Amy Wickes has committed her life to helping people in prison and is dedicated to prison reform. When someone in prison is in need, is sick or is preparing to leave -- Amy is there to support them. She assists families in the care of children whose parents are incarcerated. She meets with prosecutors, police and jail personnel to advocate for better law enforcement and prison conditions. She encourages more humane treatment for mentally ill prisoners. She advocates for more prison rehabilitation programs. She is currently very concerned about the number of veterans in prison and the growing heroin epidemic in jails.
  Amy's motivation comes from her own unfortunate personal experience. She was born and raised in a wealthy family who, at one point, had a multimillion-dollar home, an airplane and a beach house. She attended an all-girls elite boarding school. She was married with two children and occasionally modeled. But, after struggling with addiction and alcohol issues, at age 37 Amy was convicted of aggravated burglary and escape. Amy spent four years in prison.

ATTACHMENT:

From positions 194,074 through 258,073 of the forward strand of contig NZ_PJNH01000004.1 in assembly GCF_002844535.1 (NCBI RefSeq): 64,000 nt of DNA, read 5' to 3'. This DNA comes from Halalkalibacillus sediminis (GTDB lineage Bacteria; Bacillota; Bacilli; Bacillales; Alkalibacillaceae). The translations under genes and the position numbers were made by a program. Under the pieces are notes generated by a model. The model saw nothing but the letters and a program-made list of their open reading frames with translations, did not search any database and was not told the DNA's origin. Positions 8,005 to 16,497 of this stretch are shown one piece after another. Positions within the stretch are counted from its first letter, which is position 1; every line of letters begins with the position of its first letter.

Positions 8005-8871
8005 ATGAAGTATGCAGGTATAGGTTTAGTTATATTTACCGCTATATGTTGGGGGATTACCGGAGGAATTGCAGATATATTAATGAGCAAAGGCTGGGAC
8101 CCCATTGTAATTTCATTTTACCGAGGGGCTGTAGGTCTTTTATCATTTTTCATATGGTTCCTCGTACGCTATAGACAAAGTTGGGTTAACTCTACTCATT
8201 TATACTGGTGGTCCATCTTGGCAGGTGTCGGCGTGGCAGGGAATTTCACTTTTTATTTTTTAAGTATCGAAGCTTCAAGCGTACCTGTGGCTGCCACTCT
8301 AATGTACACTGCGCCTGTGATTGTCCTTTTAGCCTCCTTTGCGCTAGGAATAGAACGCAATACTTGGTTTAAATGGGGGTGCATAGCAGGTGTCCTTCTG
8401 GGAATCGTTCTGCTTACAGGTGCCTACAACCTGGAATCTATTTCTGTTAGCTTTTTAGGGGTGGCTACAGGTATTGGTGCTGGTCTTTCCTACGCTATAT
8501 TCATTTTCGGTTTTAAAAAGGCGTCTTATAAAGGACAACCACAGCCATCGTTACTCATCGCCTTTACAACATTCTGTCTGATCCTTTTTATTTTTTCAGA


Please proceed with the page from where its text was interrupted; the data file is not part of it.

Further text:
The horrible conditions and trauma of her prison experience inspired Amy's current volunteer work and her recent book "From Privilege to Prison: Finding Purpose in a Dark Place." The book is a raw and frightening story filled with eye-opening details about the prison system. Amy now speaks to classes and groups about her book and her prison experience. She started a "Stay Out" program to keep people from returning to prison. Amy's tireless work on behalf of prisoners is what makes her our Free Press hero.